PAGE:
SNMCS Webinar Series – Meeting the Updated Nutrition Standards & Quality of School Lunches

SNMCS Webinar Series – Meeting the Updated Nutrition Standards & Quality of School Lunches


This webinar series presents key findings
from the School Nutrition and Meal Cost Study. This webinar focuses on whether school lunches
met the updated nutrition standards and the nutritional quality of the lunches. The first webinar in the series provides an
overview of the study, and four other webinars present key findings related to school meal
program operations; school meal costs and revenues; dietary intakes of school meal participants
and nonparticipants; and satisfaction with school meals and plate waste. Starting in school year 2012-13, the school
meal programs began to undergo widespread changes, including updated nutrition standards
for meals, additional lunch reimbursement for meals that met the standards, and rules
affecting the price charged for full-price lunches. The School Nutrition and Meal Cost Study was
the first, comprehensive national assessment of the programs since these major reforms
began. The study collected data in school year 2014–15,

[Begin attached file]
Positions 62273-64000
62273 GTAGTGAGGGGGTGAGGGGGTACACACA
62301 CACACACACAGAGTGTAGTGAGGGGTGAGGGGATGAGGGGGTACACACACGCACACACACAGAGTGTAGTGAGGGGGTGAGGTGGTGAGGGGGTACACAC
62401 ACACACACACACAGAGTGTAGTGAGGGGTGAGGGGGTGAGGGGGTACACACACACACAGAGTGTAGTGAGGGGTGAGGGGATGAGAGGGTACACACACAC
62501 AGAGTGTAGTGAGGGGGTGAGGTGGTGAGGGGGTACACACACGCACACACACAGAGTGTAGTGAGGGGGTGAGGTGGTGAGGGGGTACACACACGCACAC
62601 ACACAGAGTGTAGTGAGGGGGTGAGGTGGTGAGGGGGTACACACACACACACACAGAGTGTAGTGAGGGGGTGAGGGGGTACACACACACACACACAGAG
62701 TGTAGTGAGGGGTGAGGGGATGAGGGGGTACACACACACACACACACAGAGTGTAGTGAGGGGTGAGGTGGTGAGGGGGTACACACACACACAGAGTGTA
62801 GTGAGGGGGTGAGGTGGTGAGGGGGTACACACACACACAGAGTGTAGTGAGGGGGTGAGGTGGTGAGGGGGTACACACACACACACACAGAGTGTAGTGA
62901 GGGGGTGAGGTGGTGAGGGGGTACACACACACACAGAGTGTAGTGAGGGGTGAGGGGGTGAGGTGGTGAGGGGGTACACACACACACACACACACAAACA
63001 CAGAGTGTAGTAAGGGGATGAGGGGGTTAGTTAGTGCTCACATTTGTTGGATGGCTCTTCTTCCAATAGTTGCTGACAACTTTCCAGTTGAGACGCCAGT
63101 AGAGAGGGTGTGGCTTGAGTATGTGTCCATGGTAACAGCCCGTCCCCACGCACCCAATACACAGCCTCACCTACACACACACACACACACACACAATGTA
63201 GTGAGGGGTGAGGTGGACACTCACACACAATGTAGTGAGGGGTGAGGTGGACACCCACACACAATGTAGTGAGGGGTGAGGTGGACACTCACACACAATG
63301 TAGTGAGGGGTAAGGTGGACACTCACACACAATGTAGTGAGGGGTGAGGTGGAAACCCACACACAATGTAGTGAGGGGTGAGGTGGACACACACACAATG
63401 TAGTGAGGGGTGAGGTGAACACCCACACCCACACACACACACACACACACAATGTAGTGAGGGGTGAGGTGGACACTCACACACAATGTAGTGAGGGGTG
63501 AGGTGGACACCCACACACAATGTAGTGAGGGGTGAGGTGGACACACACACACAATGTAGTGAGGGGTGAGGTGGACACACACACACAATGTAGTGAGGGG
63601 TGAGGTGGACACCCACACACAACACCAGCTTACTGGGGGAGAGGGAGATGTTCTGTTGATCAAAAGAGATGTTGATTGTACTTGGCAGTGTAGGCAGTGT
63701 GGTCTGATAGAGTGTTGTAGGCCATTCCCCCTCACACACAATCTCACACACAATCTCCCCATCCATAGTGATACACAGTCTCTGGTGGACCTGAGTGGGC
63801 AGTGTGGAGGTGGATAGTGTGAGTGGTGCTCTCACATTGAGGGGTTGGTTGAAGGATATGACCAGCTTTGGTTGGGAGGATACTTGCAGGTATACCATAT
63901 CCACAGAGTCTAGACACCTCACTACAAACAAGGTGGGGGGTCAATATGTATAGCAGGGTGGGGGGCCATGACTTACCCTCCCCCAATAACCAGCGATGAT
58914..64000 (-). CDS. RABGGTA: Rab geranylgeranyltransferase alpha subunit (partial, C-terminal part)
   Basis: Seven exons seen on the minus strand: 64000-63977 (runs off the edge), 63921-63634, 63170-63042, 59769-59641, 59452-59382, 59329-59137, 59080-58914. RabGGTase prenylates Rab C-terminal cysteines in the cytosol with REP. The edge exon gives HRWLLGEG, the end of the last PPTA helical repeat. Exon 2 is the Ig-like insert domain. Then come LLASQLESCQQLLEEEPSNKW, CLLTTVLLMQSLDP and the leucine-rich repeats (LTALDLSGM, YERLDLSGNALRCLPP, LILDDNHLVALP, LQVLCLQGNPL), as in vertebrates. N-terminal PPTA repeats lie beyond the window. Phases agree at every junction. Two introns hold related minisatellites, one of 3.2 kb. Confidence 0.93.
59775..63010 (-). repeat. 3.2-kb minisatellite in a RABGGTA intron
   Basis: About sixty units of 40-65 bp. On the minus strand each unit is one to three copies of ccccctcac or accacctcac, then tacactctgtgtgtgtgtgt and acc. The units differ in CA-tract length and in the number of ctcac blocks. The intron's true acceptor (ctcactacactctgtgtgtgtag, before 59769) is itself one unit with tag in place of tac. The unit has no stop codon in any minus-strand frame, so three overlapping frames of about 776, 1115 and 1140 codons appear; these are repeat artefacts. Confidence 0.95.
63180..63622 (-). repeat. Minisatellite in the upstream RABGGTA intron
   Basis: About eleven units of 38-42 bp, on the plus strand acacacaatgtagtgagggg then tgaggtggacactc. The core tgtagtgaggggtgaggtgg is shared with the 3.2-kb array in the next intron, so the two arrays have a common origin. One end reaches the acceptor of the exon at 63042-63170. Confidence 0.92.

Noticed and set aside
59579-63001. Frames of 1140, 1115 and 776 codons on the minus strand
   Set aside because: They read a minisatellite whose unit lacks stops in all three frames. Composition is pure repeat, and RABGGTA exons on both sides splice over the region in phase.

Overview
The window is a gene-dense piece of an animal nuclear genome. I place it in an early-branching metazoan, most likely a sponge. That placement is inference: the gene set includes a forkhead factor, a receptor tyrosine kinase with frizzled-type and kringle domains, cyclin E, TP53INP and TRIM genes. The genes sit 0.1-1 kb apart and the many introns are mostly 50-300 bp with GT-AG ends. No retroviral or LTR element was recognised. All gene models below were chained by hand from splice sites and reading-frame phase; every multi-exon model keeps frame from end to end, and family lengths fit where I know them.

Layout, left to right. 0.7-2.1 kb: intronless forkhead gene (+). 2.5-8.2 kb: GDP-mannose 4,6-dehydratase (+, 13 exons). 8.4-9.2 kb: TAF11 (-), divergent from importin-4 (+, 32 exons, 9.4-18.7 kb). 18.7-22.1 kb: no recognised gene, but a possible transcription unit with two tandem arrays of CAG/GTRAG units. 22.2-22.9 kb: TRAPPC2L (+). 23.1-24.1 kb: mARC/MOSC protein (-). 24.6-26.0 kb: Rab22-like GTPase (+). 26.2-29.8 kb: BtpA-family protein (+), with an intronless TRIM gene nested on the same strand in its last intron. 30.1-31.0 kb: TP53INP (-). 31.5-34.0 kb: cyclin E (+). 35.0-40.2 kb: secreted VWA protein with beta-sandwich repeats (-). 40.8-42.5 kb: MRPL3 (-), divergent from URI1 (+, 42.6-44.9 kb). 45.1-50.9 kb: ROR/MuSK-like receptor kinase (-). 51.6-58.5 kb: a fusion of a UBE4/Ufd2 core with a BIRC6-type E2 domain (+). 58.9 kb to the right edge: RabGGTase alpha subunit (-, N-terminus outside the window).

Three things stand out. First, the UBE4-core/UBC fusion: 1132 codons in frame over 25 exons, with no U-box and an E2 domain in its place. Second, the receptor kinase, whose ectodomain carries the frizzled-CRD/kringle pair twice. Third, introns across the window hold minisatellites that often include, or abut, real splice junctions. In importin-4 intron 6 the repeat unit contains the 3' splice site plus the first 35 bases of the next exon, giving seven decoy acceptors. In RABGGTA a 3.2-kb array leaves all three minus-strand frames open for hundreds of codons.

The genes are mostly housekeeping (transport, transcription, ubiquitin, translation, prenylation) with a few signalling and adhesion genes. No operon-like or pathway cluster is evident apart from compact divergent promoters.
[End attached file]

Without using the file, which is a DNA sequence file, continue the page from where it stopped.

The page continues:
which was the first year that school meals had to meet all of the updated nutrition standards. As part of the study, school nutrition managers
completed a Menu Survey for one school week. The Menu Survey collected detailed information
about the foods provided to students in reimbursable meals each day, including food descriptions,
portion sizes, and other information needed to assess the food and nutrient content of
the meals. The final sample included more than 1,200
schools and 5,700 daily lunch menus. Data were also collected and analyzed for
school breakfasts, but this webinar focuses on lunches. The findings described in this webinar are
based on two analyses. One that estimated the percentage of daily
and weekly lunch menus that met the updated nutrition standards, and another that examined
the nutritional quality of the lunches using the Healthy Eating Index-2010. First, we’ll look at the extent to which
school lunches met the updated nutrition standards. The updated nutrition standards were designed
to better reflect the Dietary Guidelines for Americans and improve the nutritional quality
of school meals. The standards include daily and weekly meal